When Tesco publishes its first-half results tomorrow, including an update on its investigation into an expected £250m profit black hole, all eyes will be on the numbers.
Initially, investors will look for the specifics of exactly how much profits were "overestimated" by, and what effect it has on the supermarket's previously reported profits and future forecasts.
Away from those all-important numbers though, let's not forget pre-black hole Tesco wasn't exactly in rude health: the supermarket had previously issued a string of profit warnings as the business suffered more widely.
Newly-installed chief executive Dave Lewis may have landed himself with an unexpected investigation, but there were many existing issues he is still charged with addressing.
Here are three other things to look out for which are likely to be broader indicators of where Tesco stands.
The blame game
Blame for the error has been apportioned to (unnamed) staff over the weekend. What will the consequences be?
Eight senior executives have so far “stepped aside”, and whether this is a permanent move for some or they will return to the Tesco fold will be a significant indicator of how big the issue is and how tough Lewis is willing to be to distance himself and the business from the debacle.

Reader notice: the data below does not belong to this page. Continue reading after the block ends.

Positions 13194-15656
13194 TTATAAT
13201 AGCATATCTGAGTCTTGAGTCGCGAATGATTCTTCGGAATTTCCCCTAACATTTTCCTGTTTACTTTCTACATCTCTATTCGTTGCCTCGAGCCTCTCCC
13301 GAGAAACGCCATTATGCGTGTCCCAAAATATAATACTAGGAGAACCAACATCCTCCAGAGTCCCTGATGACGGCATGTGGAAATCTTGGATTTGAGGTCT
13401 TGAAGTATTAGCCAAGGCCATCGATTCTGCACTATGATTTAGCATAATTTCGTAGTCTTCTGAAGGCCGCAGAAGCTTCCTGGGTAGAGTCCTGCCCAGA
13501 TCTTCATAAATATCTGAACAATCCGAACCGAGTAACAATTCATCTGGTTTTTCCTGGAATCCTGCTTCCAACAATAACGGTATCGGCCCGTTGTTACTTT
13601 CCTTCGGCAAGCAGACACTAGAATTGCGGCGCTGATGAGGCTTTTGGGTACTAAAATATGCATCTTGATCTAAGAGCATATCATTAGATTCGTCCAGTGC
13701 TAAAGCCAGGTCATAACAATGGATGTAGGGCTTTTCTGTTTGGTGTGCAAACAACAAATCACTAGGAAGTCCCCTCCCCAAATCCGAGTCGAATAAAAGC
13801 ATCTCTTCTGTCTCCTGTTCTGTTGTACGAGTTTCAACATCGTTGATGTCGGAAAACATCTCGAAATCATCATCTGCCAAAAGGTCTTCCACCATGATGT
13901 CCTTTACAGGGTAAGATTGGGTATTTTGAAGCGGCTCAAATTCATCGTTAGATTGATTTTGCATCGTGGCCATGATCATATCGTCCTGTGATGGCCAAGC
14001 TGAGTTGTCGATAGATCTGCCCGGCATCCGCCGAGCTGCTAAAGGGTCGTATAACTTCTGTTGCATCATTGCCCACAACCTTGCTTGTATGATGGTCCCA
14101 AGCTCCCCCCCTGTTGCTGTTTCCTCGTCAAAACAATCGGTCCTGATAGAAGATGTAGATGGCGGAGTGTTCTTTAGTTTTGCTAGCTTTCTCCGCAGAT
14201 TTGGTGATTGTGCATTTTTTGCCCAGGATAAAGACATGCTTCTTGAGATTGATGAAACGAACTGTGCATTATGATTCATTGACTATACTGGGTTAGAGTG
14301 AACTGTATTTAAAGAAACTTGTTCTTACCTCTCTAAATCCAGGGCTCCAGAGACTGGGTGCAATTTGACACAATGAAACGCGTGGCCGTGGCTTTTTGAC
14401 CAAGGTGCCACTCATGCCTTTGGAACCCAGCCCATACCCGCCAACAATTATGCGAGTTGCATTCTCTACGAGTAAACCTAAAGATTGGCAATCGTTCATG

More significant, however, is where the buck really stops and who takes ultimate responsibility.
The issue was uncovered on Lewis’ watch, but it appears to have taken place under former chief Phil Clarke. Continuously in place throughout, however, has been chairman Sir Richard Broadbent. Questions have been raised about his position, though he has said he will remain in place. Those questions are likely to come up again tomorrow: just how forcefully will depend on how serious the accounting issues are revealed to be.
Tesco’s business is made up of more than just its supermarkets. Under Clarke, Tesco diversified into the digital sector with Blinkbox, and hospitality with restaurant chain Giraffe and coffee shop Harris + Hoole, to name just a few.
Such investments may have seemed sensible at the time, but they are now likely to be candidates for the chopping block as the retailer seeks to turn things around and fill that profit shortfall.
There have already been whispers of a sale of Blinkbox and Dunnhumby, the marketing business responsible for its Clubcard loyalty scheme.
There's also that large property portfolio: some confirmation of properties to be offloaded and relevant price tags is likely to shore up confidence that the supermarket and Lewis are taking action.
Tesco is not the only one to see a declining share price, profits and sales this year.
While none have reported anywhere near as big an issue as a profit black hole, the three will suffer some of the same effects causing Tesco to struggle, most notably the loss of market share against discounters.
The market reaction to Tesco and whether that pulls other supermarkets up with it (or drags them down) will be a key indicator of investor confidence in all their abilities to effect a turnaround.